GUIDING HOME OWNERS, BUYERS, SELLERS & INVESTORS

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TIPS THAT WILL HELP SELL YOUR HOME

If you're in the initial stage of preparing to sell your home and want to understand more about the real estate process, make it easy by using this free step by step flow chart which keeps things simple.

Quickly add value without spending a fortune

Preparation on a house prior to selling can be worth thousands and is always worth doing, so check the tips below because you might also be able to add more value than you realise.

The all important first impression - make use of it before you get an agent around to do an appraisal, or a valuer to do a valuation.

It goes without saying that achieving the optimum sale price is everyone's priority so if you can, focus on the tips and jobs below before you make any contact with agents or valuers.

While you're getting your jobs ticked off the list, get the experts on the job of short-listing vetted and licensed agents to interview.

By the time you've finished your jobs, everything will be in place for you to start interviewing from their short list. By the way, it's a completely independent and free service.

The agents you interview will each appraise your property for free, and from this and their research, will be able to provide an accurate price estimate in their written appraisal.

Impressing them at their initial visit might help. (You can find more information about appraisals here.)

Ideally, allow a couple of months before you start the real estate process to tidy things up. However, if the timing of life's events is not on your side, it can be done quickly - just don't compromise on doing due diligence.

Think like a buyer

Put your buyer’s hat on.

If you can do that, then you stand a much improved chance in the buyer market than you would have otherwise. This has been proven.

Make a check list

  • Start (and complete) any repairs and maintenance - here's a Consumer NZ Warrant of Fitness Checklist to get you started and make sure jobs are done legally. If they're not done legally, it will get found by a property inspection and deals can fall over.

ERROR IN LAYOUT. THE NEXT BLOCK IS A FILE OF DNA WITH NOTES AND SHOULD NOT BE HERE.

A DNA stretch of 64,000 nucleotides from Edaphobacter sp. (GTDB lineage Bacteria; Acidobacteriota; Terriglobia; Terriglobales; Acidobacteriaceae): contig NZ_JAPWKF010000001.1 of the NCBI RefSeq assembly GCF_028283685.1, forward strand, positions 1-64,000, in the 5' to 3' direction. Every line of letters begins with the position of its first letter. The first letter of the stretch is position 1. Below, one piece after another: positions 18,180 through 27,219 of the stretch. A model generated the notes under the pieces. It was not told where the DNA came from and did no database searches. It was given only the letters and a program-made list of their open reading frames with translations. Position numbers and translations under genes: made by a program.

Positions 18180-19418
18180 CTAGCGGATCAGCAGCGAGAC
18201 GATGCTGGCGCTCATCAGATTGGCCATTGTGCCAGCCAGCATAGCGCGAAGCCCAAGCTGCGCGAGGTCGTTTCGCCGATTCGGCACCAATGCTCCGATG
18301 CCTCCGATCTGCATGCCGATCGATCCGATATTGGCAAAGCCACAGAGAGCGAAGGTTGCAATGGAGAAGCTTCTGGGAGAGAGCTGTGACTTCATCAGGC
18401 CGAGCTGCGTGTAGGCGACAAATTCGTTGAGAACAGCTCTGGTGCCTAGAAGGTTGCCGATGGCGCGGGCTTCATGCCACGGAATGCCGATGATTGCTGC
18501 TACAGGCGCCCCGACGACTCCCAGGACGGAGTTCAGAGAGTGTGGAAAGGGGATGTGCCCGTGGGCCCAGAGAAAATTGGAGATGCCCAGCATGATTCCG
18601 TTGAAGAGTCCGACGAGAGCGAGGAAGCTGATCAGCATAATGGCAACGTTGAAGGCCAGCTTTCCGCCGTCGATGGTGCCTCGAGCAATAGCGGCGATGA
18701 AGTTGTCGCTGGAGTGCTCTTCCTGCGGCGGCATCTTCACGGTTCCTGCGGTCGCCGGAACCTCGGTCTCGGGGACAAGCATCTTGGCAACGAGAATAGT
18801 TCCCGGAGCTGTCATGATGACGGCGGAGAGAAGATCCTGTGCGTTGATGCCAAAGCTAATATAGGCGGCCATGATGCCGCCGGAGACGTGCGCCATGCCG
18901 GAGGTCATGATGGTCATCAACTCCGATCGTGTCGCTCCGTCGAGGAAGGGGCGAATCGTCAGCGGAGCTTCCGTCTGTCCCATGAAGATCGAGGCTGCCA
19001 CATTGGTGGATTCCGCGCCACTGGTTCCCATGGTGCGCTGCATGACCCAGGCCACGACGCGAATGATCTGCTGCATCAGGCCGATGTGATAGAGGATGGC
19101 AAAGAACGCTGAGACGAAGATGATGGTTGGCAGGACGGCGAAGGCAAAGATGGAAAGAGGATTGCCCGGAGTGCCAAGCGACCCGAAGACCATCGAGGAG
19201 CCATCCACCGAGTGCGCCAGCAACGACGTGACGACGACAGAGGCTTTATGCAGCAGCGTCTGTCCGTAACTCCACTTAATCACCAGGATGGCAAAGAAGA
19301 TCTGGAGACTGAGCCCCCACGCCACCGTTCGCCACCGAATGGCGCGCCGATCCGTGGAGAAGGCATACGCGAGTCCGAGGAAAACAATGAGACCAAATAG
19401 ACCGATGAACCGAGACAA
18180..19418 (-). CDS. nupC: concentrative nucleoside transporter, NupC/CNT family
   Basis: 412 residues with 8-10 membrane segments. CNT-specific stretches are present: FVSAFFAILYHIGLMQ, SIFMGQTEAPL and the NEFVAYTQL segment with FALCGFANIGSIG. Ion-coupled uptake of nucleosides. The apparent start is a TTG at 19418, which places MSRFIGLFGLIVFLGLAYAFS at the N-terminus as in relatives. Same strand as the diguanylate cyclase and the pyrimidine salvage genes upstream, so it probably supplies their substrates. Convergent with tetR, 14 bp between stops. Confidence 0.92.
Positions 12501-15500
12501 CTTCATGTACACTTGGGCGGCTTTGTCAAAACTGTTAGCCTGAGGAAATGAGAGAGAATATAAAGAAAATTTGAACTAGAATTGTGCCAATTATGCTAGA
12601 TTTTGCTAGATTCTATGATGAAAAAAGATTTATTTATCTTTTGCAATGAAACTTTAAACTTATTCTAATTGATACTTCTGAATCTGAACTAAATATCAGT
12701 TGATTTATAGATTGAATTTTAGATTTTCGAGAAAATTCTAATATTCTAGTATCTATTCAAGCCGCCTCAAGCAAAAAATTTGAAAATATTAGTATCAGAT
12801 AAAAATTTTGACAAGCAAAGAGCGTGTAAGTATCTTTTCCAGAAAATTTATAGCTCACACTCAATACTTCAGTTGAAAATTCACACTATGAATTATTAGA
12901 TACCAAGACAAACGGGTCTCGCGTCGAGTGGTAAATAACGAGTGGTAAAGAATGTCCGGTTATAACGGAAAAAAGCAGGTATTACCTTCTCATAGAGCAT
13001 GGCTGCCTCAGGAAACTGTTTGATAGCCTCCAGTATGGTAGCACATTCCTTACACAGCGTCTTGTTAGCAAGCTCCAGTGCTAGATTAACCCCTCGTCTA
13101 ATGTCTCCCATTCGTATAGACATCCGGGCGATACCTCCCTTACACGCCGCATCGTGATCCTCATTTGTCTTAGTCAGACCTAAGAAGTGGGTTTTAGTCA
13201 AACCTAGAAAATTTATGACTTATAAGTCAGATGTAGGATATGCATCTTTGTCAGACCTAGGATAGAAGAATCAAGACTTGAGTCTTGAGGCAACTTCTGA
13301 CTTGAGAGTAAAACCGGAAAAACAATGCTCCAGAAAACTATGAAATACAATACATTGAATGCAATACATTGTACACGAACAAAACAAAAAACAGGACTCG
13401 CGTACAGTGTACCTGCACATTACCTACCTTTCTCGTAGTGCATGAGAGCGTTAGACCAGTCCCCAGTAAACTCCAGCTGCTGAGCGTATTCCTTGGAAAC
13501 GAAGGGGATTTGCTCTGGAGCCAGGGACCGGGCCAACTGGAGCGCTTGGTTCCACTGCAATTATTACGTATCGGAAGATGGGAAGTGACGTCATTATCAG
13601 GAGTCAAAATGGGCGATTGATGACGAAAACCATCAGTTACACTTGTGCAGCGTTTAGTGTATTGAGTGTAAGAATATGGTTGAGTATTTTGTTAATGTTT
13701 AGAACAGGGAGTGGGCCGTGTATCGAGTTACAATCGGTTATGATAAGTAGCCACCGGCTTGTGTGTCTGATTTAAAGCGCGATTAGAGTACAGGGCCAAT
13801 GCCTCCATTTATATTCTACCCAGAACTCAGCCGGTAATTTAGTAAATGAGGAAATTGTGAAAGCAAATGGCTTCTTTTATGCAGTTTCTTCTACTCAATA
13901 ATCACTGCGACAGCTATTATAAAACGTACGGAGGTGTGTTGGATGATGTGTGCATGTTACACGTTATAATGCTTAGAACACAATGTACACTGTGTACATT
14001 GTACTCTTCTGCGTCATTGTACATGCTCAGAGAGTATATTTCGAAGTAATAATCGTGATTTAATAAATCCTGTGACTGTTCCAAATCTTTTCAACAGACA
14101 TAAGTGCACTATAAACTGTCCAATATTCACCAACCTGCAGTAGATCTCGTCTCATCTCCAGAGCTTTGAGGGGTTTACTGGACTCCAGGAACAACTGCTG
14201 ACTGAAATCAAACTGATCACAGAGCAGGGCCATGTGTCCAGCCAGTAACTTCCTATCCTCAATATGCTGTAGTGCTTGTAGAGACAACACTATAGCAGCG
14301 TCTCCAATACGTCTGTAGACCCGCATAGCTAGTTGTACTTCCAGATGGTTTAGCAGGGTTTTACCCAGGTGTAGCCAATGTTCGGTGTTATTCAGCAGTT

Criticise your curbside look

  • Stand across the road from your property. Take a good look and criticize your property. Pay attention to dead or overgrown foliage, remove any wheelie bins away from view, straighten, wash, fix or paint your letterbox. Will your place impress? If not, you just weaken your ability to get a decent price.

Waterblast mildew, lichen and cobwebs

  • The magic of water blasting can transform concrete driveways, footpaths, entrance steps, gates, spoutings and other areas with cobwebs, mildew or dust. Be careful though, waterblasting can lift painted surfaces if they're not in great condition, so go easy on window sills and frames if you're not repainting them.

Declutter your garden and your home

  • You're better to have less in the garden than have unkempt plants, so get rid of anything that is not becoming and make the dirt weed free.
  • Buy some weed mat and bark mulch to tidy up any areas of open soil.
  • If you have weed mat down, you can add some tussock or grasses to fill any gaps begging for something extra. Another option are the small ornamental flaxes.

Stage your house for your agent before the appraisal.

Clean and sparkle

  • Clean and sparkle your windows, skirting boards, sills and every surface.